Canada backs pharma IP extension

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The US has secured another major trade-related victory on intellectual property protection for biopharmaceuticals.

Canada has signed up to the new free trade agreement with the US and Mexico just hours before the cut-off time set by the countries.

What was formerly known as the North American Free Trade Agreement (NAFTA) is now called the United States-Mexico-Canada Agreement (USMCA).

Canada has joined Mexico in joining the new agreement and signing up to a minimum 10-year data protection period for biologics.

Canada currently maintains an 8-year data protection period for all pharmaceutical products.

The extended data protection period will not extend a biologic's exclusivity period. Canada provides a 20-year patent protection period. The change agreed in the USMCA simply extends to 10 years the period under which another company is unable to use the patent holders clinical data to secure marketing approval.

Canada and Mexico have also agreed to adopt or maintain a patent notification system similar to that in the US.

The USMCA requires countries to ensure a system of notification of patent holders under which they will be informed if another party seeks marketing approval for a potentially infringing product. They must also provide patent holders with sufficient time to take action against a potential infringement.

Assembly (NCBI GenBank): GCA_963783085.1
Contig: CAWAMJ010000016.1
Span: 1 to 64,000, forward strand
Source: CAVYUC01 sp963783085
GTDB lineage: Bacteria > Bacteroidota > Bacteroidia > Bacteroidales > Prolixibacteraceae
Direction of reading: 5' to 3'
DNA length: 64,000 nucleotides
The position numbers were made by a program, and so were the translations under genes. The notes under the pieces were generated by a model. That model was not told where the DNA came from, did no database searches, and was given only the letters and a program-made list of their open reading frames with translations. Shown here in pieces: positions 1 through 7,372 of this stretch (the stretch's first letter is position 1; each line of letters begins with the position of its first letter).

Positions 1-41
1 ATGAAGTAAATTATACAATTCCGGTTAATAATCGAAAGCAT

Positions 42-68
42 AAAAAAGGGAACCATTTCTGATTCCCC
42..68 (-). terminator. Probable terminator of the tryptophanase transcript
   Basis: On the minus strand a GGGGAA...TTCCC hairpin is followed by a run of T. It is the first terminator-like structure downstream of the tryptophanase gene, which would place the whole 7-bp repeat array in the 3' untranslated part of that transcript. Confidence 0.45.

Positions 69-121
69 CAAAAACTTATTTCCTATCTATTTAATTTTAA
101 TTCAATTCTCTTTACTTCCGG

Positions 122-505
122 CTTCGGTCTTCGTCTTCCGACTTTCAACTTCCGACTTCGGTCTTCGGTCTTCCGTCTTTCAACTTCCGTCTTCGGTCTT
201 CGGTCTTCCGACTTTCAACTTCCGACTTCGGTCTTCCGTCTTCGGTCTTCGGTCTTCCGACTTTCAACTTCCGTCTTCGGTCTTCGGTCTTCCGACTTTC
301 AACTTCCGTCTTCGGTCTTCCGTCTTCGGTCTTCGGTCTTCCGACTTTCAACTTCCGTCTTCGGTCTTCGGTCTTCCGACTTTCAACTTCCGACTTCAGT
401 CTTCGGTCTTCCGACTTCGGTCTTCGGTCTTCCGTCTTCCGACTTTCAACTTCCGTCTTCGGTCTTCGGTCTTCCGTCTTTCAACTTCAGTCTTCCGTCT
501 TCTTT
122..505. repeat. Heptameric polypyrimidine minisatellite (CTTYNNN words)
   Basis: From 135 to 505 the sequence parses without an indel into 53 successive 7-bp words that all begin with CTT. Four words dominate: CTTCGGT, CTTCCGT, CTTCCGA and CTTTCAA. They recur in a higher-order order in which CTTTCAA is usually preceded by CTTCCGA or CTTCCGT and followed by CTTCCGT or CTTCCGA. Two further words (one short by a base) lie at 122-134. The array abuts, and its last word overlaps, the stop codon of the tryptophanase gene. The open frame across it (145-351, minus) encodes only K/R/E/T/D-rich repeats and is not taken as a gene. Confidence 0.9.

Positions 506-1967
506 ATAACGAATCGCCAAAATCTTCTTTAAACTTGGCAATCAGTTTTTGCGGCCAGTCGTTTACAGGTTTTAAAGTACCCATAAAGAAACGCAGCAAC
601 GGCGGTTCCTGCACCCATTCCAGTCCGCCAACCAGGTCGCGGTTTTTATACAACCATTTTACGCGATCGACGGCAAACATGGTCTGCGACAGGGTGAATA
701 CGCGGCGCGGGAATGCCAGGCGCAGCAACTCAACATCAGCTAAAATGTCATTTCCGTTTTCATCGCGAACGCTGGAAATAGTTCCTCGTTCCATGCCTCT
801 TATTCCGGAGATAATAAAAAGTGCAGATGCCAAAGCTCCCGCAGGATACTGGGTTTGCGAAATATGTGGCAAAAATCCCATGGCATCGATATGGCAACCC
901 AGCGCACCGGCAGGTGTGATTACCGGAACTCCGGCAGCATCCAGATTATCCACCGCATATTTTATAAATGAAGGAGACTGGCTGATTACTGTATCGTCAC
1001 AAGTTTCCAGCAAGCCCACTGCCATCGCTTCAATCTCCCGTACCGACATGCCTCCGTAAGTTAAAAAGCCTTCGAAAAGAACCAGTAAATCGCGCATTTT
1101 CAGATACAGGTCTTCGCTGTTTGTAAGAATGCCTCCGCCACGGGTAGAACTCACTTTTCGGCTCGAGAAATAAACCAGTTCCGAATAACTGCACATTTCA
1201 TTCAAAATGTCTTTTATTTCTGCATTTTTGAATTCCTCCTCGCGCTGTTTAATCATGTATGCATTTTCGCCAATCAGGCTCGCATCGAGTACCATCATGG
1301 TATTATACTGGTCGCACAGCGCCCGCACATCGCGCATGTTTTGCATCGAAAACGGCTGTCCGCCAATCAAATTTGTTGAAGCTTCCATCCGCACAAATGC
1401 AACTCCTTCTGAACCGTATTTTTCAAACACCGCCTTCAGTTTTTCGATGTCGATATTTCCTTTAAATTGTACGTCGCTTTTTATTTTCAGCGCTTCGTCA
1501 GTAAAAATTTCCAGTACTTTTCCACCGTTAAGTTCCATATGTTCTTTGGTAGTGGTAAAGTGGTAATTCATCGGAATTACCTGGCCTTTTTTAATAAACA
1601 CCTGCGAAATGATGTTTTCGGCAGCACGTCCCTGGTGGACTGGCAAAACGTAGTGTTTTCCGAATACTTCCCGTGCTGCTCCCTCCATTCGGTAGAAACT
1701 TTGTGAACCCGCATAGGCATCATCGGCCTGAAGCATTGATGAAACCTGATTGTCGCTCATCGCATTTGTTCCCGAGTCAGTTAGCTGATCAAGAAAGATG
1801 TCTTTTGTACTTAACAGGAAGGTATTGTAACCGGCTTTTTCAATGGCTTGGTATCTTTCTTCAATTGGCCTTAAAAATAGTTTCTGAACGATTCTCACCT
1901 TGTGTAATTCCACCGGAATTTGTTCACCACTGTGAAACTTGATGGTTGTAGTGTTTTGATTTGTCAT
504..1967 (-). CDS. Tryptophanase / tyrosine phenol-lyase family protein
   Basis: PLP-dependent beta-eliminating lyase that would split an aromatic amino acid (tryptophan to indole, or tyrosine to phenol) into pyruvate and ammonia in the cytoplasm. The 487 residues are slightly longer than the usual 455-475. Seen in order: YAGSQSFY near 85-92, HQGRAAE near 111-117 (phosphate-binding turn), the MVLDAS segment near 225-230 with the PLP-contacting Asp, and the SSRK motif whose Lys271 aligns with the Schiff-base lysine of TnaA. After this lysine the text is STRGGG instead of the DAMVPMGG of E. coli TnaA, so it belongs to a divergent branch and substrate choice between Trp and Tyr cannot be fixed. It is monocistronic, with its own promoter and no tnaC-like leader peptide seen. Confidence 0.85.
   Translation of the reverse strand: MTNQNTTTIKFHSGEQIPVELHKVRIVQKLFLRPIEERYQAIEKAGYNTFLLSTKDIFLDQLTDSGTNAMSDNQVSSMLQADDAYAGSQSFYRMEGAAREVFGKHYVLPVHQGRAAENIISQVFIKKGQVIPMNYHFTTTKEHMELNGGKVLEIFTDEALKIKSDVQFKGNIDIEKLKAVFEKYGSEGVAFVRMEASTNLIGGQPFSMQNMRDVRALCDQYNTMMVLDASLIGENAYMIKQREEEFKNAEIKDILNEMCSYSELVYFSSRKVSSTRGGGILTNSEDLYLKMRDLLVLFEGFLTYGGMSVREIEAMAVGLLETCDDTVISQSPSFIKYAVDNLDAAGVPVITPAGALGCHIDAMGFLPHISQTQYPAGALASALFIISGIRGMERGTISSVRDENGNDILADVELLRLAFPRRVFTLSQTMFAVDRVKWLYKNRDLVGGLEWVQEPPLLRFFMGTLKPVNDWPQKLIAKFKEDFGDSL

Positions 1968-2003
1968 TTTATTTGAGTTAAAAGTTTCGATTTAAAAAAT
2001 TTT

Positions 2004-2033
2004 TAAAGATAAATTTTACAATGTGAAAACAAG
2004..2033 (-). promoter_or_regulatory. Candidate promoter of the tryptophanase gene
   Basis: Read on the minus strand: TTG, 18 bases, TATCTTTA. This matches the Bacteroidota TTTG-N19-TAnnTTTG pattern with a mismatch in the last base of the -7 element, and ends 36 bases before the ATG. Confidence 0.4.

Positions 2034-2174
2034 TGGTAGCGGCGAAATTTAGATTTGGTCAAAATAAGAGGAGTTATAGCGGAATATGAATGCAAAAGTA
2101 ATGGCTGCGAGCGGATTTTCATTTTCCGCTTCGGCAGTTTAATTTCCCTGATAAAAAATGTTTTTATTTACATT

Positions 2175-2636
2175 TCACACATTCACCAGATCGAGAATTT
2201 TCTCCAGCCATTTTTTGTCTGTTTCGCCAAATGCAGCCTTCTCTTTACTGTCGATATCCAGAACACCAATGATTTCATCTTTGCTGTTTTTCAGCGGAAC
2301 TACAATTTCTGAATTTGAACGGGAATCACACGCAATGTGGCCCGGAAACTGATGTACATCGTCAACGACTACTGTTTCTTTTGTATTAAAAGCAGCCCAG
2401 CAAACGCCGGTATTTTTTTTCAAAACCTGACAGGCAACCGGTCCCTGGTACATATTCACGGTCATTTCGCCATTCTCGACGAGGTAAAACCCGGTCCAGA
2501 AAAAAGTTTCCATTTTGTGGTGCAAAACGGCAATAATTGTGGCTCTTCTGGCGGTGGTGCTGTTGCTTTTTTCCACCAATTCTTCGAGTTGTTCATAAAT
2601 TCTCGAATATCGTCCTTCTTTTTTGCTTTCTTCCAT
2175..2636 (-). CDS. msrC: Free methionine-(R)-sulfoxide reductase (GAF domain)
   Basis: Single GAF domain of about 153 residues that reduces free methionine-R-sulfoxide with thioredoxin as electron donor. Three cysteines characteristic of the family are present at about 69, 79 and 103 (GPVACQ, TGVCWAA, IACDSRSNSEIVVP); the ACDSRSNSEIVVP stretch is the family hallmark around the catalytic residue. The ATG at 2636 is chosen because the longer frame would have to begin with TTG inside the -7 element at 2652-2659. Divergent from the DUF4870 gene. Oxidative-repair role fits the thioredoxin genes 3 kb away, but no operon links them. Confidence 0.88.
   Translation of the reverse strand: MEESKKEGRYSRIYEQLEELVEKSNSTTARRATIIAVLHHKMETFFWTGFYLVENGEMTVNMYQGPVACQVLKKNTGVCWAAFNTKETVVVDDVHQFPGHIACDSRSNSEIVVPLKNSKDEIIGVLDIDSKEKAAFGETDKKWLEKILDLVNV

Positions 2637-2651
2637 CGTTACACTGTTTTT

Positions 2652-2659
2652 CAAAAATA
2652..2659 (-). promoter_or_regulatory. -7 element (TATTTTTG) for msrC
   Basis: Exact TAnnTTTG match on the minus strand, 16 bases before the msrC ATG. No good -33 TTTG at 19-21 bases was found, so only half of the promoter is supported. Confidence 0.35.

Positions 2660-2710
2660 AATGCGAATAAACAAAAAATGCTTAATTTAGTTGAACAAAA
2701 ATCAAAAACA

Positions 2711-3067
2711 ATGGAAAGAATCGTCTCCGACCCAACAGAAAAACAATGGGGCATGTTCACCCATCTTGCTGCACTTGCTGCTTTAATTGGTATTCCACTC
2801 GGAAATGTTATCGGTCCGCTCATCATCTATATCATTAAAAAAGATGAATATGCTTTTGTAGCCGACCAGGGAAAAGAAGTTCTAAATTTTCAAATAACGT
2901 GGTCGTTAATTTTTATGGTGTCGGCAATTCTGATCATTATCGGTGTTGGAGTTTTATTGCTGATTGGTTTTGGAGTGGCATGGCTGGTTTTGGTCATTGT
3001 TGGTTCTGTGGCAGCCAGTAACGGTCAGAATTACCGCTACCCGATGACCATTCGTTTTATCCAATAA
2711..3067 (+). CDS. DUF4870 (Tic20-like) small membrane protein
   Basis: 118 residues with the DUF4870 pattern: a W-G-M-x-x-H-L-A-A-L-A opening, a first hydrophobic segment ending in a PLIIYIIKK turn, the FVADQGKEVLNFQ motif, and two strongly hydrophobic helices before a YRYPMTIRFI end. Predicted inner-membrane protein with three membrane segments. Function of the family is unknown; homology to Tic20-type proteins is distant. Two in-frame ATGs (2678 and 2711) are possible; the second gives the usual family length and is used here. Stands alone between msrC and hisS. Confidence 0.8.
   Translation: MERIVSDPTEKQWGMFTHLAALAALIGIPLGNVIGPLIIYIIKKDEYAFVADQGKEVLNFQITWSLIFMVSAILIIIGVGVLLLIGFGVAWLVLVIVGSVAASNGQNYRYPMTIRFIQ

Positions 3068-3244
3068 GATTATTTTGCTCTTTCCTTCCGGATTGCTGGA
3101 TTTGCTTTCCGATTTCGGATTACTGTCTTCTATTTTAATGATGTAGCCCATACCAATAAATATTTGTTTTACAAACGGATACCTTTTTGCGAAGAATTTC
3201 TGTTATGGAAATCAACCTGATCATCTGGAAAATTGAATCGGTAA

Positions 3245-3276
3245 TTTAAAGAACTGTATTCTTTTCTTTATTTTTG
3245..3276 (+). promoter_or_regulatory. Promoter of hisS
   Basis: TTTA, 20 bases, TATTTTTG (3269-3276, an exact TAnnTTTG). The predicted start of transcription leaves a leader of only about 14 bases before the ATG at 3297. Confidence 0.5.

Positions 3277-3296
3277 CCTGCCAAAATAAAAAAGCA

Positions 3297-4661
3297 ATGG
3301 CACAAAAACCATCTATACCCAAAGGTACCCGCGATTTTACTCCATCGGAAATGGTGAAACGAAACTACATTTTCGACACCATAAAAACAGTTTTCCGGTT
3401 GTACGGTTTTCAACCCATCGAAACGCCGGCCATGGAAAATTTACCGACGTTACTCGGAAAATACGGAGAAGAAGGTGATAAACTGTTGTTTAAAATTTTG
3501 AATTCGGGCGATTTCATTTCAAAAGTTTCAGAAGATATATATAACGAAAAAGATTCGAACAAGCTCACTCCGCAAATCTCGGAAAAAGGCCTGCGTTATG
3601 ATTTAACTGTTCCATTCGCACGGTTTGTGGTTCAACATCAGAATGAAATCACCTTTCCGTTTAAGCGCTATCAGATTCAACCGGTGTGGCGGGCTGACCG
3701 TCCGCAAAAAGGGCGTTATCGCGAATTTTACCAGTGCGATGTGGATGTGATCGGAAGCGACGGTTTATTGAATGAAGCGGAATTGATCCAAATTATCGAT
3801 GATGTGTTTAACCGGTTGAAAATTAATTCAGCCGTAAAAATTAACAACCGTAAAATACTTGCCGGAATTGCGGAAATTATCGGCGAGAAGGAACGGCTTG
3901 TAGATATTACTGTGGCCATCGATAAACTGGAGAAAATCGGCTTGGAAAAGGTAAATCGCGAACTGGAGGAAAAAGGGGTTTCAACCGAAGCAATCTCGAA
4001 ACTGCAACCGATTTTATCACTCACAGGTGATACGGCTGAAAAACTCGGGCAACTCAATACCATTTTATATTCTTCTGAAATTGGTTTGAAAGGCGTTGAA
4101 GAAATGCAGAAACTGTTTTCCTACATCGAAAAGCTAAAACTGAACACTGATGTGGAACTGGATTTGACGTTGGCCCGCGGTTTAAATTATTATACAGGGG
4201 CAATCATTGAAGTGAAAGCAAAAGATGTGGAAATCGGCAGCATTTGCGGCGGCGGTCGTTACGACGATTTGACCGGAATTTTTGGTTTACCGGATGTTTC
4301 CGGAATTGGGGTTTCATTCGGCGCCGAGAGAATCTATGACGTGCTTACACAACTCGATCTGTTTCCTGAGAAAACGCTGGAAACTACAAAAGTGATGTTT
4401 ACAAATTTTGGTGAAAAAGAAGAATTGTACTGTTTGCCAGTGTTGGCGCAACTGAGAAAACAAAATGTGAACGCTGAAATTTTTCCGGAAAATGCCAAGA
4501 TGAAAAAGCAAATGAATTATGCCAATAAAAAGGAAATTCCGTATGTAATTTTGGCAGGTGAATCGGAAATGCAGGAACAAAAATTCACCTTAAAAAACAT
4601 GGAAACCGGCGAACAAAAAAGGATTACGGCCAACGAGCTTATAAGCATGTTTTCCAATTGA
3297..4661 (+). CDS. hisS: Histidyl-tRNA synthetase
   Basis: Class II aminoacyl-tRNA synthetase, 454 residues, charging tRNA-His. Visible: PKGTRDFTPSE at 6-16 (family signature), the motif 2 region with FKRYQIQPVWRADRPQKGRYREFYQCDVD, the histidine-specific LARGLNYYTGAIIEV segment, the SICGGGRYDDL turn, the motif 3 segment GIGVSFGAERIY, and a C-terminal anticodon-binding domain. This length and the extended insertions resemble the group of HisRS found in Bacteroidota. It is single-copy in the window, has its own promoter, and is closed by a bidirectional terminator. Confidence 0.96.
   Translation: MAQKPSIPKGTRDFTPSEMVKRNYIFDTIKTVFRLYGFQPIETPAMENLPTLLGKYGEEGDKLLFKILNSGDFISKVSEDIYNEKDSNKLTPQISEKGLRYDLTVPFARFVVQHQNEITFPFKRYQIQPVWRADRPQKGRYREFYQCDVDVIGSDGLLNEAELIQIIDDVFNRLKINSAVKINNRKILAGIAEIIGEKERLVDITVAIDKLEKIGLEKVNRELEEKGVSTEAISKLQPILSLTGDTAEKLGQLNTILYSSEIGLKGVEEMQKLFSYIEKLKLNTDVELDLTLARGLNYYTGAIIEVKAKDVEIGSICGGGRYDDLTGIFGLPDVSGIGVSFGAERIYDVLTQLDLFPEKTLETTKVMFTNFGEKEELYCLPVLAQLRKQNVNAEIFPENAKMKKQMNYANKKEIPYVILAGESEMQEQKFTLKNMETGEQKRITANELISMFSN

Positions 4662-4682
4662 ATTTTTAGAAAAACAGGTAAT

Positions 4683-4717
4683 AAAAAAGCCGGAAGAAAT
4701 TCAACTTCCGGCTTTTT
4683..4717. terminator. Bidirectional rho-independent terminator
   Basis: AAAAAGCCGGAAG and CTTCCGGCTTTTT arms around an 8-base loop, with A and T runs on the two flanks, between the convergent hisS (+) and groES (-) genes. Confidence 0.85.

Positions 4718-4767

Canada agreed to the change in return for securing some additional benefits, particularly for its large automotive manufacturing sector. Under the USMCA, cars manufactured predominantly in the US, Canada and Mexico, and by workers with higher hourly wage rates, will enjoy preferred tariff treatment.

Canada was also able to maintain the agreement's dispute resolution process.

The Trump administration targeted NAFTA and Korea as part of its early push for reform of trade agreements it views as unfavourable to the US.

It has secured changes in intellectual property protection from Canada and Mexico as well as changes in Korea's existing policies covering the pricing of pharmaceuticals under its national reimbursement system.

The US has not yet indicated whether it will seek changes to its existing bilateral agreement with Australia. However, it has consistently expressed frustration over Australia's failure to implement an effective patent notification system as required under the agreement. It also unsuccessfully pushed Australia to extend its existing 5-year data protection period for biologics during the negotiation of the Trans Pacific Partnership Agreement.